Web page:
Monday, April 14, 2014

Book Review: A Great and Terrible Beauty by Libba Bray

Title: A Great and Terrible Beauty
Author: Libba Bray
Publisher: Simon & Schuster
Release Date: December 9, 2003
Rating: 2.5/5

Cover Impressions: 
There appears to be a bit of a corset obsession going on with this series.  There is nothing wrong with this cover, but there isn't anything exciting about it either.  It seems like another pretty girl in a pretty dress cover, though I understand it may have been released closer to the beginning of that trend.

The Gist:

Sixteen-year-old Gemma has had an unconventional upbringing in India, until the day she foresees her mother's death in a black, swirling vision that turns out to be true. Sent back to England, she is enrolled at Spence, a girls' academy with a mysterious burned-out East Wing. There Gemma is snubbed by powerful Felicity, beautiful Pippa, and even her own dumpy roommate Ann, until she blackmails herself and Ann into the treacherous clique. Gemma is distressed to find that she has been followed from India by Kartik, a beautiful young man who warns her to fight off the visions. Nevertheless, they continue, and one night she is led by a child-spirit to find a diary that reveals the secrets of a mystical Order. The clique soon finds a way to accompany Gemma to the other-world realms of her visions "for a bit of fun" and to taste the power they will never have as Victorian wives, but they discover that the delights of the realms are overwhelmed by a menace they cannot control. Gemma is left with the knowledge that her role as the link between worlds leaves her with a mission to seek out the "others" and rebuild the Order. (Goodreads)


Throughout my time as a blogger, I have encountered this series over and over again.  It tends to get lumped in with the type of romantic frou frou books that I don't particularly enjoy.
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However, it was chosen as the first book for a new book club that I have joined, so here we are.

There wasn't anything that I loathed about this book, but then there wasn't anything that I really loved either.  It lives in the eternal land of "Meh"  So much so that it has taken me a week or two to actually sit down and write this review.
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I found the characters very difficult to relate to.  I didn't actually LIKE any of them.  They seemed like bland characters who were flat and boring.  The only time that they were actually interesting, was because they were being petulant and childish.  Even the main character, despite having lost her mother in a horrific manner, seemed shallow.  I really disliked how Gemma started out disliking Felicity and Pippa for being mean and spiteful bullies but quickly joined in with them and started proclaiming that the two ousted girls were the actually the "mean girls".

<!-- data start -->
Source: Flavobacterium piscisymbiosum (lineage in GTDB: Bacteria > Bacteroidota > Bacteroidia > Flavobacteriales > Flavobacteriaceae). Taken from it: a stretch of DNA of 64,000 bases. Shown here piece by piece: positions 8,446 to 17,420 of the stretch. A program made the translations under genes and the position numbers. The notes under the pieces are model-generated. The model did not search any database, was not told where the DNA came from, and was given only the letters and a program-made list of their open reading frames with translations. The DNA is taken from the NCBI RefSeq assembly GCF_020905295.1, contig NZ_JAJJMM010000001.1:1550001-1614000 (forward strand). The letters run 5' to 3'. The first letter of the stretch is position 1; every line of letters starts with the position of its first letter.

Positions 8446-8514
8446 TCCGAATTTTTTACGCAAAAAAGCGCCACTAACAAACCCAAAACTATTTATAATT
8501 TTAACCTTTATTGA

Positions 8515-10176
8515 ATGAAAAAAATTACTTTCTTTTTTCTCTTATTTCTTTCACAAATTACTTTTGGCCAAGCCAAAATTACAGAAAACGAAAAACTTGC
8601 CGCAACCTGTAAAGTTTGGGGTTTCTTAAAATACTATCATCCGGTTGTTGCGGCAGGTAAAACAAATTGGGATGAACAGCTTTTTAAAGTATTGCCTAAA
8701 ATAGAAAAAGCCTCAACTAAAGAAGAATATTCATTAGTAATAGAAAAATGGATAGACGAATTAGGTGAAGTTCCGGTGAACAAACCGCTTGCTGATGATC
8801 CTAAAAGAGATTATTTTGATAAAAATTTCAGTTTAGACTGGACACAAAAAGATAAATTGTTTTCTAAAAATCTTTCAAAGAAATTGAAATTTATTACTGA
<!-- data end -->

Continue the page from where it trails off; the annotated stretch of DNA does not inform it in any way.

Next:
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I really started to lose interest in this book when I got to the "you are a special snowflake that is more special than all the rest" part of the book.  Despite a big secret being revealed, there was no real explanation of why Gemma was supposed to be the savior of the order nor why this did not have any impact on her life whatsoever until her mother died.  The magic itself was interesting, but without answer to explain the rules, I stopped caring.  In fact, by the end, I cared so little that instead of being tempted to read the other books to find out who Circe was, I found the answer online and was not the least bit surprised to find it was exactly who I suspected.  This was a running theme as all of the supposed plot twists were things that I had figured out long before the characters.  This led to long periods of boredom while I waited for the other characters to catch up.
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Eventually, I finished for the sake of finishing, though I didn't really enjoy it at all.  I will not be checking out the next two in this series.

Teaching/Parental Notes:

15 and up
Gender: Girls
Sex: Kissing, Sexual Dream
Violence: Murder of a child, Brutal killing of an animal,
Inappropriate Language: Whore, Slut, Bastard
Substance Use/Abuse: Underage Drinking


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